Things I Know 68 of 365: I got in to Harvard

The school is the last expenditure upon which America should be willing to economize.

– Franklin D. Roosevelt

Two days ago, I got an e-mail telling me my decision was available online.

Forty-five slow-motion seconds later, I was congratulated that I’d been accepted into Harvard University’s Graduate School of Education to study for a Master of Education in Education Policy and Management.

I went for a run.

Three miles later, I’d set a new personal best for the mile and my head was still swimming.

I called my mom and told her the news while my sister Rachel who’s in town for her spring break was standing in front of me.

They yelled in unison. Rachel hugged me.

In the past 48 hours, I’ve completed my taxes, my first FAFSA (I worked through undergrad), and sent my financial aid application.

Today, I told our advisory the news and stressed that nothing was sure.

It’s not.

Money will decide.

I want this – intensely.

Money will decide.

Still, for now, I got in to Harvard.

7 thoughts on “Things I Know 68 of 365: I got in to Harvard

  1. Wow!! So proud of the hard work that you have done in education and for our kids!! You will be help create the change in education that we need. It will work out 0:)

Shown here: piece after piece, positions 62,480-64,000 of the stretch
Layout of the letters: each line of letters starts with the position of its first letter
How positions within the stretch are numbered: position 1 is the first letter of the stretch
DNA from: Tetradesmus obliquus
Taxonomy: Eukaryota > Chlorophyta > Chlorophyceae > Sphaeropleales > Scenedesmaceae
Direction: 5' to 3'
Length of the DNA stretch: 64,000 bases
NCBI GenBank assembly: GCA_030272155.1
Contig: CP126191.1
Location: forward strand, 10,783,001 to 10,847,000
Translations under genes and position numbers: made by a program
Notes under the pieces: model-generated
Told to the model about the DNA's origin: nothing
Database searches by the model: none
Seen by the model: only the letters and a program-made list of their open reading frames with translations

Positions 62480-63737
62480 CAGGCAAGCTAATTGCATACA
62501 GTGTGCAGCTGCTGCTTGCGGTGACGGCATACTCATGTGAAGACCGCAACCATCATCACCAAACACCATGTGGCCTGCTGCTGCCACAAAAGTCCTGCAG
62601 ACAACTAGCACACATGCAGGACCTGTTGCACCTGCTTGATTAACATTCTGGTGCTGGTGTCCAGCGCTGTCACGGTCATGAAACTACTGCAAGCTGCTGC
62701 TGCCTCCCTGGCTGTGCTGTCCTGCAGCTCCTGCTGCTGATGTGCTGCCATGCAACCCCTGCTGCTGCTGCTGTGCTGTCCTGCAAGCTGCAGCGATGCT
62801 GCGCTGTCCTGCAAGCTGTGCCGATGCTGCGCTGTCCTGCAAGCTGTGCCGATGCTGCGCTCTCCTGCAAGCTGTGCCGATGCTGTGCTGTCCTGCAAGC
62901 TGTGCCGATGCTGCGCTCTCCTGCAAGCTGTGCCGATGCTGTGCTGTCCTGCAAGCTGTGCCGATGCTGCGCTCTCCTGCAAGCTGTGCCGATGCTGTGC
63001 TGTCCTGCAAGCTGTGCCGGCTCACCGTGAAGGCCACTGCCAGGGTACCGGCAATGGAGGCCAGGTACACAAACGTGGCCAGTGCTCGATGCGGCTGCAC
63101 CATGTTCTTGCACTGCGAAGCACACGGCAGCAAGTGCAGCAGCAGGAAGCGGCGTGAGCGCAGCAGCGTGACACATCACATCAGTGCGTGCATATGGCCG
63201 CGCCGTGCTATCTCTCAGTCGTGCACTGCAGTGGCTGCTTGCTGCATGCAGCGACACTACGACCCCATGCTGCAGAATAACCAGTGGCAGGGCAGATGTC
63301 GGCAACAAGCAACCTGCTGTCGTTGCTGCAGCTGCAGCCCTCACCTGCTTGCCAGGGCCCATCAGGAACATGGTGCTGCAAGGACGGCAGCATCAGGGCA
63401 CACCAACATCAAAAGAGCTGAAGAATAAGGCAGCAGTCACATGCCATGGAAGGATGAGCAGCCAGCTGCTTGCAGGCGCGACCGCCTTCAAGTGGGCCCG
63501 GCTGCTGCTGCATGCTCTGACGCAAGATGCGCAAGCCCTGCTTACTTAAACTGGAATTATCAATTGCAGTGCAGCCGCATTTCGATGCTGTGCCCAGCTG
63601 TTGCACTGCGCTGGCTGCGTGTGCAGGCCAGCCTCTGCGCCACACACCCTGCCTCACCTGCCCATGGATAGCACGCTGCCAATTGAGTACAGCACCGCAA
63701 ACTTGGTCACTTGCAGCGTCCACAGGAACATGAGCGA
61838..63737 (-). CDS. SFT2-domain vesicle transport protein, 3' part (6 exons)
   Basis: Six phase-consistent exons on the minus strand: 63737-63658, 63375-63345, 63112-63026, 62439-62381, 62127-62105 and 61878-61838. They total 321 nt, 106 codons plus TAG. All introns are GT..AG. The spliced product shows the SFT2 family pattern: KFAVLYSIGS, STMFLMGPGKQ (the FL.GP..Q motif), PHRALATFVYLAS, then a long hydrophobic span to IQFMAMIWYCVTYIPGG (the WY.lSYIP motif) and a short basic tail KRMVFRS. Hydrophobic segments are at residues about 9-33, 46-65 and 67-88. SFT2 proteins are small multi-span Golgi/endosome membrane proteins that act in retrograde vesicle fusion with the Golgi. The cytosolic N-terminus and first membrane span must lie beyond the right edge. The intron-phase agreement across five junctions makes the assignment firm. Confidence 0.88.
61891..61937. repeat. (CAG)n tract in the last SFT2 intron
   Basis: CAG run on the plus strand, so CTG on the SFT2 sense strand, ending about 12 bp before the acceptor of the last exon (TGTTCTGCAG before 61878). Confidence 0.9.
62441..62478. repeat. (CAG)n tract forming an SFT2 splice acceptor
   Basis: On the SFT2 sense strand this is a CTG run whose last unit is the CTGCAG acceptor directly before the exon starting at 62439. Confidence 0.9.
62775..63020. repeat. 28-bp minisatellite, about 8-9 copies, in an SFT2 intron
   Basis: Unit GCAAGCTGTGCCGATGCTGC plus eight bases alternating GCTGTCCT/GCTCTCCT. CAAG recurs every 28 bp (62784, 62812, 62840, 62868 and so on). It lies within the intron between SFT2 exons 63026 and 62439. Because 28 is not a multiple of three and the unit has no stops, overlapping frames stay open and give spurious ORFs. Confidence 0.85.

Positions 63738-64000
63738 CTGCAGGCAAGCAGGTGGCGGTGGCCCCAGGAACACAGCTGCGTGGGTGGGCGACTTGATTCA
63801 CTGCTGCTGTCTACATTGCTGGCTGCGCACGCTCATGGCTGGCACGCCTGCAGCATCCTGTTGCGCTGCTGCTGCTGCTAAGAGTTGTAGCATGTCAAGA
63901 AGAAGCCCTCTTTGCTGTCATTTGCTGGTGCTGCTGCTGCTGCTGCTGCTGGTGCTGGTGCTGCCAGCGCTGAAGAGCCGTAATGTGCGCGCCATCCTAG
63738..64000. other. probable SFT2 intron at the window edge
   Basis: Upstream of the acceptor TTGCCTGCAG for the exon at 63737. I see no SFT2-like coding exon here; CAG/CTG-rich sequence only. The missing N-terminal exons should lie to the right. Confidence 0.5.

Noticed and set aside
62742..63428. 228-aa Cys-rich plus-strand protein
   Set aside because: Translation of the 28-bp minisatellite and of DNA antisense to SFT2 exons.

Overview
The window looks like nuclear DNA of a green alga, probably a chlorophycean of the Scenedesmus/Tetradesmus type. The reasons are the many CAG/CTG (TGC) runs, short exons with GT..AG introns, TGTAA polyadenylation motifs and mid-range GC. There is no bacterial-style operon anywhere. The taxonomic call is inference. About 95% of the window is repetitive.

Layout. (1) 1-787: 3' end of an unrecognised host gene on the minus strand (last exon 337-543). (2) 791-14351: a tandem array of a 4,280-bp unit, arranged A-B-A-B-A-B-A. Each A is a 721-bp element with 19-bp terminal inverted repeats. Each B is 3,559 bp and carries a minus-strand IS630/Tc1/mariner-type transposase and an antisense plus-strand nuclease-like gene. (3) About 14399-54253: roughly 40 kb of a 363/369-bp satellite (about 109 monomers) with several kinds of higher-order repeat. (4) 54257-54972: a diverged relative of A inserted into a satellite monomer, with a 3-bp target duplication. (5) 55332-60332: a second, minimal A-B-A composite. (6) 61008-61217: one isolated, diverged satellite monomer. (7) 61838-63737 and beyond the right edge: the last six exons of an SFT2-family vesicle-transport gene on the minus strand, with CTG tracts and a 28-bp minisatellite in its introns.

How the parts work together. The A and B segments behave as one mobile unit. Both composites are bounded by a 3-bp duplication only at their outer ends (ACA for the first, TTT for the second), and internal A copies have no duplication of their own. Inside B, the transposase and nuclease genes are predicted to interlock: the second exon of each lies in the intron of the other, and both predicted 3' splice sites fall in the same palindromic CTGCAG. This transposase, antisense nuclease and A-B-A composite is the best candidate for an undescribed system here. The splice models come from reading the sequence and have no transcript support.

2. Dear Mr. Chase,I'm really happy to hear that you got accepted into Harvard, you are one of few teachers that I know who deserve this opportunity. Already accomplishing things such as: running in a ridiculous amount of marathons, inspiring kids everyday, and helping out people in Africa; you can now add getting accepted into Harvard, to the list! You love what you do and you work very hard to be even better than you already are, which is why I know you would graduate from Harvard with flying colors. I really hope that you decide to go back to school and continue your academic career. I hate that money will decide the outcome of this. Education is worth more than money and I feel as though it shouldn't have such a powerful role in this, but I understand that money a very important factor in this. I just don't want you to wonder “what if,” in whatever situation you choose. I'll be rooting that the financial aid pulls through so you can enjoy this influential opportunity. Don't lose the motivation to learn!An Advisee Who Graduated.

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